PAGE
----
Featuring Let There Be Night and Night Vision.

Errant and excessive outdoor lighting detracts from the night.  Often dubbed light pollution, this wayward light is commonly seen as glare, spillover (including light trespass), and sky glow.  Why does it matter?  By implementing better lighting practices: 

-you save money and energy; 
-you improve safety for motorists and pedestrians; 
-you increase security and the sense of well-being;
-you benefit animal habitats; 
-you preserve the starry night;
-you improve the quality of life; 
-you lessen greenhouse gas emissions that contribute to global warming.

Correcting the impact of light pollution is often just a matter of awareness.  You can help prevent outdoor lighting from impinging on the night sky by aiming lights downward; by turning lights off when not in use; by covering exposed light sources with full cut-off shields; by not over-lighting; and by installing sky-friendly fixtures.  Please take pride in preserving our common heritage, for we are all stewards of the night.

Let There Be Night program features two DVDs of resources that support dark skies.  See

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For Kids!

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Projects & Activities

For Developers




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Nightscapes Around Town

The International Dark-Sky Association defines light pollution as "any adverse effect of artificial light including sky glow, glare, light trespass, light clutter, decreased visibility at night, and energy waste."  While high-quality exterior lighting can benefit society, below are some typical nightscapes around town.  (See more examples of both good and bad lighting.)

stop05223.JPG (23283 bytes) The glare from unshielded field lights overwhelms the two foreground road signs--"Stop" and "Cross Traffic Does Not Stop."  One of the most important reasons to eliminate glare is to improve motorist and pedestrian safety.
04815.JPG (39838 bytes) Bright light from a parking lot extends well beyond the fenced border into adjoining property.  The light spilling over is also called light trespass.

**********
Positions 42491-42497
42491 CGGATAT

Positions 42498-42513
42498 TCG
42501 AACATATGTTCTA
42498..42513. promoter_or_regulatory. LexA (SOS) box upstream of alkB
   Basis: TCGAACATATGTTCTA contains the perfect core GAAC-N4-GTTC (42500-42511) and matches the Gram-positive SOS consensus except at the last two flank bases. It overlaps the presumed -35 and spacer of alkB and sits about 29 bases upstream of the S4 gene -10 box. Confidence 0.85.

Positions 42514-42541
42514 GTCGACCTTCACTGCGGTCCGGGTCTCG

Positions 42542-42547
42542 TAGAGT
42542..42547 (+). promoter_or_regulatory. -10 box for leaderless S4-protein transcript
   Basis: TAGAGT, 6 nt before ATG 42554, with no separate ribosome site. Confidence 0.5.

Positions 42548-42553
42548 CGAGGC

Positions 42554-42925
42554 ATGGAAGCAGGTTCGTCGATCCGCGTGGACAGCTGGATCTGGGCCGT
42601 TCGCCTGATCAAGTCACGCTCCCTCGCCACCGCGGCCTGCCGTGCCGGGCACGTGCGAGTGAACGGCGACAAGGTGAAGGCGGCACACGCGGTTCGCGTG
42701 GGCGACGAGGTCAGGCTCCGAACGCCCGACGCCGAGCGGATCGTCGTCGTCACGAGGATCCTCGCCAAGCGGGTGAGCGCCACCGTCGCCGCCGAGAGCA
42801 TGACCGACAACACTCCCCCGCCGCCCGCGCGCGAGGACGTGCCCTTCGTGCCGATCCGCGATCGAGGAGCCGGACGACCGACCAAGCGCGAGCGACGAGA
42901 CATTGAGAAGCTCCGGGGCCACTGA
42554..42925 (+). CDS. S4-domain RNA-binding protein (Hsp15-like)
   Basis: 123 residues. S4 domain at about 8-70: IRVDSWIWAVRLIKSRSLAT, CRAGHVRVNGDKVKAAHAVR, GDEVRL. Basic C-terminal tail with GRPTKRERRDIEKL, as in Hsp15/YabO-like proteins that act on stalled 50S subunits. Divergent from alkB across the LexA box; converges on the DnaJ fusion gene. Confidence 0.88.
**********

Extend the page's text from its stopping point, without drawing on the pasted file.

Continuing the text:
DSC07672.JPG (22727 bytes) wallpack07670.JPG (23364 bytes)All of the gains made with attractive shielded lights on the front facade of this shopping center are negated by the glare from wall pack lights facing the side street.
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Light pollution from across the region besmirches the night sky.

Left: Even during a midnight power outage with overcast skies and a new moon-- when the sky should be black-- light pollution from neighboring cities prevails (same scene as at right).

fire04441.jpg (29192 bytes)    The local fire department has wall pack lights that pour glare outward into adjacent homes and into the eyes of drivers along the roadway.
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A residence is up-lighted on all sides, including along the wooden fence.

Right: The flagpole and surrounding trees hint at the amount of light lost upward into the sky.

DSC07894.JPG (31112 bytes) Flashy, blinking signage obstructs the view at an intersection, distracts the attention of drivers, causes glare, and detracts from the community appearance.

(See more examples of lighting, good and bad, from around town.)

Let There Be Night Program

Let There Be Night is a two-part program in which students first visit a planetarium to experience three aspects of light pollution.  They decide whether to act to address the glare, sky glow, and light trespass, and if so, how.  Second, the students quantify the sky glow over the community both through visual observations and with hand-held Sky Quality Meters. Students in grades 3-8 participate in the hunt for stars in Orion as part of the Globe at Night program.  In the classroom they interpret their data and discuss the trade-offs of lighting technology and the social decisions related to outdoor lighting. Finally, the citizen-scientists share their results with the community.  As part of the 2009 International Year of Astronomy, a team of students in the Penn Harris Madison school district built a 3-D model of their results out of 35,000 LEGO® blocks based on the observations of 3,400 students.  See for details.

Exploring National Park Skies

Astronomy professor Tyler Nordgren journeyed across America exploring the connections between the National Parks and the wonders of the night. After twelve parks in twelve months, Nordgren's observations and stunning photography are featured in Stars Above, Earth Below on the Let There Be Night DVD.

Loss of Night

The loss of our night sky in less than a century and a half is strikingly evident from these illustrations of the stars and the Milky Way over London and over Paris.  More at  

The Midnight Sky, London, 1869
, Edwin Dunkin. 

Le Ciel, Paris 1866, Amédée Guillemin.  


In broad terms...
"For a typical unshielded light fixture, 50% of the light shines upward. This is a direct waste and is the main cause of light pollution...Light emitted horizontally tends to create glare, working against the productive light. A shielded fixture eliminates the upward light and minimizes glare, allowing a much smaller wattage bulb to be used." Courtesy of the U.S. National Park Service.

Caveat: The total energy loss is much worse than it appears.  See Energy Chain


In Light Pollution Handbook, authors Kohei Narisada and Duco Schreuder conclude that the greatest challenge falls in the laps of educators. “A lack of awareness, rather than specific resistance, is generally the biggest problem in controlling light pollution.” The best means to improve the situation is education outreach, they assert, for the path to darker skies is “more a matter of improving priorities, rather than of inventing new tools.”

Copyright ©2009 Chuck Bueter.  All rights reserved.